Do dogs know they are being rescued?
I know they know, or I wouldn’t do what I do to save them.
I am guarded by a 128-pound male Gotti/Ridgeline pit. I saved him from death. He is so loyal to me that I could tell him we were going to drink the Kool-Aid today, and he would drink his first so I wouldn’t be afraid to chug.
The day I discovered this guy had been abandoned, I knew he was probably still going to die, but I opened my car door and looked into his sad blue eyes and said, “Bighead, if you want to be my boy, I’m here. Get over here and load up, but any funny business or reckless eyeballing me will get you fish-hooked and sat down right back where we started. You wanna load up, Mr. ForeheadlikeTyra?”
He was in the passenger seat like he teleported. He knew what transpired at that very moment, and he still sees that fearless halfwit every time he looks at me.
I got a call one night from a vet tech I work with. A load of pit pups were in a ditch off 301. We’re in rainy season, the water is three feet high in the ditch, and a gator had been filmed chilling there a few days earlier. These pups don’t have sight yet, and I’m told two have already drowned.
Immediately I grab my keys, my bag and some towels, and I head to the door. Bighead meets me there, and I have to get my emotions in check because he’s scared. He has to be thinking that I’m running out on him, too. “Nope, load up. Let’s go grab these babies before some reptile gets warm enough to get hungry,” I told him.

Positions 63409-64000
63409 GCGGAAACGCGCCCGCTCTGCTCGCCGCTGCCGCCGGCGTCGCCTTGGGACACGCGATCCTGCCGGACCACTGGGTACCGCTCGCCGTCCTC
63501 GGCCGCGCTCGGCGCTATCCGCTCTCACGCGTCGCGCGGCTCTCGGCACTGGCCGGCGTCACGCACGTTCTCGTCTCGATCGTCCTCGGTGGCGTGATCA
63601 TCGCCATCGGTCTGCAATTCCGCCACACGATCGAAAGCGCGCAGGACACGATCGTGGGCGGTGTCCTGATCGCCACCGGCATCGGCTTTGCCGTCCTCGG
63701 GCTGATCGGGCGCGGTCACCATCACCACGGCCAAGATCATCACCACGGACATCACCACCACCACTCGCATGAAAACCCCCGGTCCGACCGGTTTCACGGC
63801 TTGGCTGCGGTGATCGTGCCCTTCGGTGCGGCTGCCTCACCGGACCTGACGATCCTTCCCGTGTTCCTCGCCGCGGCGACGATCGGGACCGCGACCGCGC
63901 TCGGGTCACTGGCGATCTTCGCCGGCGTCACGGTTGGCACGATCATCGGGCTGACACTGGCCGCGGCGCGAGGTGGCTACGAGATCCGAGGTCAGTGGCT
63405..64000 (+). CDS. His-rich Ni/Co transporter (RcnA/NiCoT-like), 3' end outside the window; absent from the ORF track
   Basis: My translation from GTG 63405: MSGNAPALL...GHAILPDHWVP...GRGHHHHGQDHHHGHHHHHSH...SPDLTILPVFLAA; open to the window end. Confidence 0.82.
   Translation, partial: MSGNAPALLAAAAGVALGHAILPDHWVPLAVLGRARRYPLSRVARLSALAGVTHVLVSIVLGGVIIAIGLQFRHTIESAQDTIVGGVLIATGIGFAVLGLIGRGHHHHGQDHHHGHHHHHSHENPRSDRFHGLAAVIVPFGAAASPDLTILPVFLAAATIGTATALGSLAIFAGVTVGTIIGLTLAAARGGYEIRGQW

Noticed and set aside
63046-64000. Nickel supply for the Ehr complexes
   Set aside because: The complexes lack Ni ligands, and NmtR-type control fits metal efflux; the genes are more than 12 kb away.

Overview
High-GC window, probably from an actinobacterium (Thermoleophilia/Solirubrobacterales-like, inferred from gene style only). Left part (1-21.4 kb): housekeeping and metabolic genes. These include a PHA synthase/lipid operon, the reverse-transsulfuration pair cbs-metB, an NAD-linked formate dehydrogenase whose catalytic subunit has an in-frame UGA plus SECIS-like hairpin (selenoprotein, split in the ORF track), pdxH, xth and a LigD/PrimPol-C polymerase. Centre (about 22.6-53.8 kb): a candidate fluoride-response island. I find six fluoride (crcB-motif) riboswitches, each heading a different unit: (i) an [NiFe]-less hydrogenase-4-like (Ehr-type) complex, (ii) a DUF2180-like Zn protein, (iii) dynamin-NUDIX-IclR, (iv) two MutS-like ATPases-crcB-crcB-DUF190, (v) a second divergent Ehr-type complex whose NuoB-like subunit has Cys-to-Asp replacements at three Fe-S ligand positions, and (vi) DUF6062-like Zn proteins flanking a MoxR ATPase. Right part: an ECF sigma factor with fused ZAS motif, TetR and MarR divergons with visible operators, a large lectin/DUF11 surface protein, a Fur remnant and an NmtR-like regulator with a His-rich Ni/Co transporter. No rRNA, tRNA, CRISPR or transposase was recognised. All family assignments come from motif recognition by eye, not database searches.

He and I spend hours in a thunderstorm next to a six-lane stretch of industrial traffic. He never bats an eye. He can hear these babies crying, and he leads me to five live puppies. Then he looked at me like he regrets to inform me life is about to kick me in the chest as I spot two babies that obviously don’t hurt anymore. They’re face down in the water that has puddled around a drain grate.
“I can’t just leave them, Waterhead. It ain’t right,” I tell him. He moved slightly to the left so I could wrap them in a towel, and he whined quietly as I opened the trunk and laid them down to ride in their funeral procession.
Now I have a big box of blind babies on the backseat, but ForeheadlikeTyra decided he wanted to backseat drive, too. Hmm, stepdad much?
Unamused, he starts sniffing the babies loudly. Exhaling like a walrus with sinusitis. Breathing weird hot air all over these stepchildren. Oh, I see. You’re not just beauty; you’re rocking a big brain as well. You do your freakshow, Lamaze, and I’ll drive.
He is a rescue dog who rescues dogs, and ensures we all make it back home safely.
That’s a gentleman.
— April Hawkins
April Hawkins resides in Tampa, Florida, with “about 674 rescue dogs who believe they live in my house.” She writes a popular daily advice column on Quora and blogs about her dogs.